Recently I learnt that Maurice Sendak had died at the age of 83. The news led me straight to the mantelpiece in my sitting room. Many picture books have a special place in my home, but the only ones that sit in this particular place of honour are all by Sendak. I scooped up the books and carried them upstairs to bed, and spent a nostalgic half hour journeying through the night kitchen, travelling through the months of the year with Chicken Soup with Rice and, of course, pulling on my imaginary wolf suit and sailing away with mischievous Max to where the wild things are.

It seems almost unbelievable, fifty years on, that Where the Wild Things Are attracted a barrage of negative criticism when it first made its appearance in 1963. Very unusually for a picture book, it was children rather than parents whose response gradually led librarians to realise that this book was possessed of a kind of magic. Of course it was! Where the Wild  Things Are validates a feeling that many of us try to hide as we grow older –  it validates anger. Not only that, it shows how anger can be transformed. Wonderful!  And for me as a parent, Maurice Sendak adds an utterly satisfying and inspired close when he introduces the sense of smell in the final pages, for you will remember that it is the fragrance of supper cooking that lures Max back to the land of here and now, and helps him to realise that his Mum still loves him. Pure genius.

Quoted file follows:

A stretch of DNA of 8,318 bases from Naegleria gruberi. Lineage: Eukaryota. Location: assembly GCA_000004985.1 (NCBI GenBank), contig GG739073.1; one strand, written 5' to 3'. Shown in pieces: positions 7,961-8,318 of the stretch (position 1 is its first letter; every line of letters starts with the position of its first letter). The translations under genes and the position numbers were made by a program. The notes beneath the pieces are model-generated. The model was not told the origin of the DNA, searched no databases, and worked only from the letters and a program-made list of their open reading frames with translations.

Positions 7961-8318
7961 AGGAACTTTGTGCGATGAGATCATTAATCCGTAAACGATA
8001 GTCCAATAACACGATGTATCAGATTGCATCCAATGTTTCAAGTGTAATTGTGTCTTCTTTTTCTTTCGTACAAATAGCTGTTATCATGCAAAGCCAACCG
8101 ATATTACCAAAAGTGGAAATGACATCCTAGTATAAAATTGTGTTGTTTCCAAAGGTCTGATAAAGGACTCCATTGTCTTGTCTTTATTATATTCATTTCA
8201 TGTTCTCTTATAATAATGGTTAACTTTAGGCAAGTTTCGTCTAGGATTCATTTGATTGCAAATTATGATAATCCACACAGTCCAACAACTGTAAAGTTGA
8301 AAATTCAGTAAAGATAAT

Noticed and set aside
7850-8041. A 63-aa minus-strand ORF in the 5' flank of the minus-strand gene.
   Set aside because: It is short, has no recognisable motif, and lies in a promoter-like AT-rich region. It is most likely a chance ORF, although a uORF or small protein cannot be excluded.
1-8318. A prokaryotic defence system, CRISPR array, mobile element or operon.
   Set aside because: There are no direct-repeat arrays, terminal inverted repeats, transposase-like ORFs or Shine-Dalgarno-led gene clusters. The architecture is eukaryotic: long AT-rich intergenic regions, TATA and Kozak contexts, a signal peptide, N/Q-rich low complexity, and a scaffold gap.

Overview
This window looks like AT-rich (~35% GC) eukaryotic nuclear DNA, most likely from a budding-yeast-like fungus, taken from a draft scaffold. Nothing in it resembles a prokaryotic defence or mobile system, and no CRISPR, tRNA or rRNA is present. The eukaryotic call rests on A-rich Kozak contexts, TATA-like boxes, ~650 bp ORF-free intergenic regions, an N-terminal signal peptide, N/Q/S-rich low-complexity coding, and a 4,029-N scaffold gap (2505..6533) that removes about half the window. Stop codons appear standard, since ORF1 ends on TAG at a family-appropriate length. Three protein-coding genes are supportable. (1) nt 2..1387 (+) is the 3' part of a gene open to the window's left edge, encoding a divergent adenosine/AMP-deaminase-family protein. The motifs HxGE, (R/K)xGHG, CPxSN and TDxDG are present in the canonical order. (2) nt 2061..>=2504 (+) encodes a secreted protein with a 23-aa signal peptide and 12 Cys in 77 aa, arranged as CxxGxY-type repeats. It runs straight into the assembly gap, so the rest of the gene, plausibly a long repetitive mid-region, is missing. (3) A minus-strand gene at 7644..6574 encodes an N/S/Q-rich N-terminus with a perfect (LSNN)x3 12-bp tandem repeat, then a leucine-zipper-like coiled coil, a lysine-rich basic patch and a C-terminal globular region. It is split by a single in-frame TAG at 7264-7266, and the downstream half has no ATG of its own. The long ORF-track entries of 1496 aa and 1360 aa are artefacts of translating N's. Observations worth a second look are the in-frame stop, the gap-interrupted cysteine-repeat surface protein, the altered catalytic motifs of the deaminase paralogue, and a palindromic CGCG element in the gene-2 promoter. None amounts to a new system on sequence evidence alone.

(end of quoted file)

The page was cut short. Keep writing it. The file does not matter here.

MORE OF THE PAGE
Our family copy of Where the Wild Things Are has been read more times than I care to remember. It is my oldest son’s favourite picture book and it is certainly in my top three. I was interested to read that Sendak initially intended the imaginary island to be inhabited by wild horses. However, he soon realised that horses were quite tricky to paint (they are; we have terrible difficulty at Barefoot Books finding artists who can do this). Sendak’s editor suggested that he change the horses into ‘things’, which was another stroke of genius.

And in case you haven’t guessed: the answer to the question which opened this post is that Mozart and Mickey Mouse between them were Sendak’s greatest influences. Now then, which of those wild monsters has a mouse-like look about it…?

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